NAFTA countries debate COOL harm at WTO

(Photo courtesy Canada Beef Inc.)

Canada and Mexico have made their case before a World Trade Organization arbitration panel on how much tariff revenge they’re allowed to impose on U.S. goods over country-of-origin labelling (COOL).

The WTO “has ruled four times that the U.S.’s COOL rules are discriminatory,” Canadian Pork Council chairman Rick Bergmann said in a council release Wednesday from the global trade body panel hearings in Geneva.

The U.S., he said, “needs to deal now with fixing the faulty legislation before allowing steep tariffs to be imposed on a wide swath of its exports to Canada.”

Canada and Mexico are both in a position to impose retaliatory tariffs on selected goods they import from the U.S. The WTO Appellate Body in May shot down the U.S. government’s final appeal of previous panel rulings against Washington’s mandatory COOL law.

Washington, however, filed in June for arbitration at the WTO, disputing the claims from Canada and Mexico that they were entitled to impose C$3.1 billion and US$713 million in retaliatory tariffs, respectively.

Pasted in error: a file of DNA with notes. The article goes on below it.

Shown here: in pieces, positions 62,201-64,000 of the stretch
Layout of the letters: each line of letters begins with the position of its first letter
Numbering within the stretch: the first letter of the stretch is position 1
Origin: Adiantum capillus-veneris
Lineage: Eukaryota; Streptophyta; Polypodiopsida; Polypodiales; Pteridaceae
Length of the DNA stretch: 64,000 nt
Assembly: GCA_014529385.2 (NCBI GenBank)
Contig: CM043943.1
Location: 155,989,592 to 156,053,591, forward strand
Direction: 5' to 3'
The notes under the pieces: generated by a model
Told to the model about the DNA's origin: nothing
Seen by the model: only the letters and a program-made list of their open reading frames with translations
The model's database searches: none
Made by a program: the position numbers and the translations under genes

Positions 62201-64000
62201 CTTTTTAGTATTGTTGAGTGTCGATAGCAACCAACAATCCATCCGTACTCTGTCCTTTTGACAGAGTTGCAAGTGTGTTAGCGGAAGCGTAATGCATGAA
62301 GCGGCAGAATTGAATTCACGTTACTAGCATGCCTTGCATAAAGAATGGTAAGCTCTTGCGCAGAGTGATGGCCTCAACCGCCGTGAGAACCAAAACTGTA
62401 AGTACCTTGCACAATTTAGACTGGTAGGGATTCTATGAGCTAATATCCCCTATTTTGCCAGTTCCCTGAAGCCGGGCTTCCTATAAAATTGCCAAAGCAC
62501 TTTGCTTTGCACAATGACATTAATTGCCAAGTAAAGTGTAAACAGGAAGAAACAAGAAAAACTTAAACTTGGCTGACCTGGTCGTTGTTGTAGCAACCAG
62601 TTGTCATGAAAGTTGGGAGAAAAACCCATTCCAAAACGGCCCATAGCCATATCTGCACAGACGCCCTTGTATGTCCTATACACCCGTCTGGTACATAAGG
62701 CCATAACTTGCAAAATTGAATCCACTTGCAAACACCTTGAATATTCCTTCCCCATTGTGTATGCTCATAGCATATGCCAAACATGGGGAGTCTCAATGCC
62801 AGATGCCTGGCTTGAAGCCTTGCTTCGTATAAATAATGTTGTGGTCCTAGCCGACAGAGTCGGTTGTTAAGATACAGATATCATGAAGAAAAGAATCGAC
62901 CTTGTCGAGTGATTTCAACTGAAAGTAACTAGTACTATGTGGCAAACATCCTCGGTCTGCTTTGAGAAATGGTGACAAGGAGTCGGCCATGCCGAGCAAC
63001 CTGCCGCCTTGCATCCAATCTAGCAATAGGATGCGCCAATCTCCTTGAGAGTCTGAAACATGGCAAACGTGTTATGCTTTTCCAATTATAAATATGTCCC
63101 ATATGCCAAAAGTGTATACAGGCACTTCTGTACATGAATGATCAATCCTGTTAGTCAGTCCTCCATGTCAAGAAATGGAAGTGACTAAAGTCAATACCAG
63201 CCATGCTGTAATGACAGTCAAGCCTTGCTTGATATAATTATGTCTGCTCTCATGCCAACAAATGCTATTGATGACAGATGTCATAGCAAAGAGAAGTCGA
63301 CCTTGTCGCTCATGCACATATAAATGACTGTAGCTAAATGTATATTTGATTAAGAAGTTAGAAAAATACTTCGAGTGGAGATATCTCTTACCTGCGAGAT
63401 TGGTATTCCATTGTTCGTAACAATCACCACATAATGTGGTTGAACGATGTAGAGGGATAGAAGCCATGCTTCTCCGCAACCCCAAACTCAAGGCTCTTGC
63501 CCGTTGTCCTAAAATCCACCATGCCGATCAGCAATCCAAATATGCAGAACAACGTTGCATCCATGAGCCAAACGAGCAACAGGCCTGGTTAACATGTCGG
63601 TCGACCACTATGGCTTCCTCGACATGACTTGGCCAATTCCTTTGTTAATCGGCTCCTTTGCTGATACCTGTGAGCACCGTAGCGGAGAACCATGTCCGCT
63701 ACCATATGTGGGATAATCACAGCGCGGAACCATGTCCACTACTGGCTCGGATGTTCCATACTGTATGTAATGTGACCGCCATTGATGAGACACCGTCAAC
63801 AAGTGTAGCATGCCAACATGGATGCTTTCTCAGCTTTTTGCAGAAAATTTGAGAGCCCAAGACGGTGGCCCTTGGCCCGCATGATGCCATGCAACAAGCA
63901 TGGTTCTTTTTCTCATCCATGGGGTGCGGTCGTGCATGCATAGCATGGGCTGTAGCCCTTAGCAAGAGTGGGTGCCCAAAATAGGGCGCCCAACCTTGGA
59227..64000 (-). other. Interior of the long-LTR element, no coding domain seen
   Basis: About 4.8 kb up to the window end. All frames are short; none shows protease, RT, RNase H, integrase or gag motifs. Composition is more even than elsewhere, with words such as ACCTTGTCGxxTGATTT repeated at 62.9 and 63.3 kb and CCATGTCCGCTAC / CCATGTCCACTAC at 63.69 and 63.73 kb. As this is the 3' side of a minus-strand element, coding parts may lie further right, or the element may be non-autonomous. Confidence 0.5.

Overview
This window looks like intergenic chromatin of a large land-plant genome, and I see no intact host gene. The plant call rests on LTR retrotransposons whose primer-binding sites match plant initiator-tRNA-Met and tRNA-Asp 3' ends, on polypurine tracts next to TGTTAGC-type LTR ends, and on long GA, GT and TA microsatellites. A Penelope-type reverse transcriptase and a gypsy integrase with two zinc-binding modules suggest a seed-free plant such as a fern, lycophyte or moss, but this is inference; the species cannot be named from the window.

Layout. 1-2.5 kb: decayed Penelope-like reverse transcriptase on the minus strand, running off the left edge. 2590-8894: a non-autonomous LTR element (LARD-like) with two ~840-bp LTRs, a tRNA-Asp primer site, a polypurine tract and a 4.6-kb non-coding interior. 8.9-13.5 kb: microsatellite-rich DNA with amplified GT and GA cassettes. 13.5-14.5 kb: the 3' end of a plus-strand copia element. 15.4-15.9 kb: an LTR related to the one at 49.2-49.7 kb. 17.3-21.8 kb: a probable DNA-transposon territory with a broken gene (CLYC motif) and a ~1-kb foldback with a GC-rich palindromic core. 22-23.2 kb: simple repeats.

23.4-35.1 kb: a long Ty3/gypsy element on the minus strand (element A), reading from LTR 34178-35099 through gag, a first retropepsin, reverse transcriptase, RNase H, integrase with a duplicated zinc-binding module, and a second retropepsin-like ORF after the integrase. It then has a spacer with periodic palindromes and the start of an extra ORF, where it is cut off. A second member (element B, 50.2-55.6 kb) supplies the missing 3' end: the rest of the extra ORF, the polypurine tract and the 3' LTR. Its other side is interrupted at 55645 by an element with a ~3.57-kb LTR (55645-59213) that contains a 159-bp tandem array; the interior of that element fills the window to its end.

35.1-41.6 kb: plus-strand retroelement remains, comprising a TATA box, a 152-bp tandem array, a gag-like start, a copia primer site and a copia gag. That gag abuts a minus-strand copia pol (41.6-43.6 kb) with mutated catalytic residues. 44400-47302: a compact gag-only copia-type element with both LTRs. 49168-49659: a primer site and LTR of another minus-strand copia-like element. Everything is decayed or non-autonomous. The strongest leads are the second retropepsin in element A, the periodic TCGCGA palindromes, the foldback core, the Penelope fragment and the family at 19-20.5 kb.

“Of course the U.S. is pushing back and saying that Canada and Mexico have grossly exaggerated their claims and they’ve used a different economic model to do their assessment,” Manitoba Pork general manager Andrew Dickson said Thursday on the industry program Farmscape.

Washington, he said, claimed in Geneva that Canada has experienced just US$43 million worth of trade injury per year from COOL, and Mexico has “maybe hurt to the point of US$47 million per year.”

Following this week’s arbitration hearing, a decision is due from the WTO panel by Nov. 27, the CPC said.

The Canadian delegation’s presentation to the panel “relied on facts, rather than hypotheses and assumptions which attempted to trivialize enormous harm COOL has imposed on Canada’s livestock industry,” said Bergmann, who farms at Steinbach, Man.

Canadian officials, at this week’s hearing, presented evidence showing Canadian fed hogs exports to the U.S. fell by more than 80 per cent following COOL’s implementation in 2008, which caused most U.S. processors to stop buying Canadian-born livestock, the pork council said.

“Severe reductions have occurred similarly for feeder pigs as well as Canadian cattle,” the CPC said.

Dickson said he hopes the U.S. Congress will respond by repealing COOL in time to avoid Canadian and Mexican tariffs. — Network


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